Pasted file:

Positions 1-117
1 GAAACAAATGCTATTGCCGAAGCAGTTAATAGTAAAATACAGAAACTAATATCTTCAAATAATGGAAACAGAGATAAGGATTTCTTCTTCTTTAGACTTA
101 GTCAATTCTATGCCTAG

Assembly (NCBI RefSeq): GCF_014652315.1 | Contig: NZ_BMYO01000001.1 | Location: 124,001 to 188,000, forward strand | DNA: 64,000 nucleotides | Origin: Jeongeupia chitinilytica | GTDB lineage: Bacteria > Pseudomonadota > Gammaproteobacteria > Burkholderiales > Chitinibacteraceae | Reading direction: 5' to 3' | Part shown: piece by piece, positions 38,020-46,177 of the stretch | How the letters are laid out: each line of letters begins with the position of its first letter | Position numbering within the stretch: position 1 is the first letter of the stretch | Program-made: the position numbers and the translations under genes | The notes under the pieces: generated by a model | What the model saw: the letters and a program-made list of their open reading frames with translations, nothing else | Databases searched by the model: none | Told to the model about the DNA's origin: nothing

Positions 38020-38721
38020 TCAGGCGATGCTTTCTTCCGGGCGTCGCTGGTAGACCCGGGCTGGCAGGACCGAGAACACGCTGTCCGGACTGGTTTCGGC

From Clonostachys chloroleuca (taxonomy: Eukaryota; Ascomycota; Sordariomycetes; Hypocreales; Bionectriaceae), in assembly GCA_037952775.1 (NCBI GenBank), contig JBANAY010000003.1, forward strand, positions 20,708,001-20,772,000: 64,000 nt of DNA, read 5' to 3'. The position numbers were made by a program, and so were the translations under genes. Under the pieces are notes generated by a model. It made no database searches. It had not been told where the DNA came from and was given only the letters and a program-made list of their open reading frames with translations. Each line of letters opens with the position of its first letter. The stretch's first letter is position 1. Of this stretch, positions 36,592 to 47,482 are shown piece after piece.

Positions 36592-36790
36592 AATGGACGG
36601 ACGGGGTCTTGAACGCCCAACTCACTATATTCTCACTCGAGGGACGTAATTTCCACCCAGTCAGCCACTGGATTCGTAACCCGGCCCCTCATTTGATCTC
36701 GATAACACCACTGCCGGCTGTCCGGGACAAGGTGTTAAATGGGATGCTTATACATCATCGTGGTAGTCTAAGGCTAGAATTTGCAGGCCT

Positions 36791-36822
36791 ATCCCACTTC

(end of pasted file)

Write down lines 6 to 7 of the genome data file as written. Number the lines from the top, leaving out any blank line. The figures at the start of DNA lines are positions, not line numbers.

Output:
38020 TCAGGCGATGCTTTCTTCCGGGCGTCGCTGGTAGACCCGGGCTGGCAGGACCGAGAACACGCTGTCCGGACTGGTTTCGGC

From Clonostachys chloroleuca (taxonomy: Eukaryota; Ascomycota; Sordariomycetes; Hypocreales; Bionectriaceae), in assembly GCA_037952775.1 (NCBI GenBank), contig JBANAY010000003.1, forward strand, positions 20,708,001-20,772,000: 64,000 nt of DNA, read 5' to 3'. The position numbers were made by a program, and so were the translations under genes. Under the pieces are notes generated by a model. It made no database searches. It had not been told where the DNA came from and was given only the letters and a program-made list of their open reading frames with translations. Each line of letters opens with the position of its first letter. The stretch's first letter is position 1. Of this stretch, positions 36,592 to 47,482 are shown piece after piece.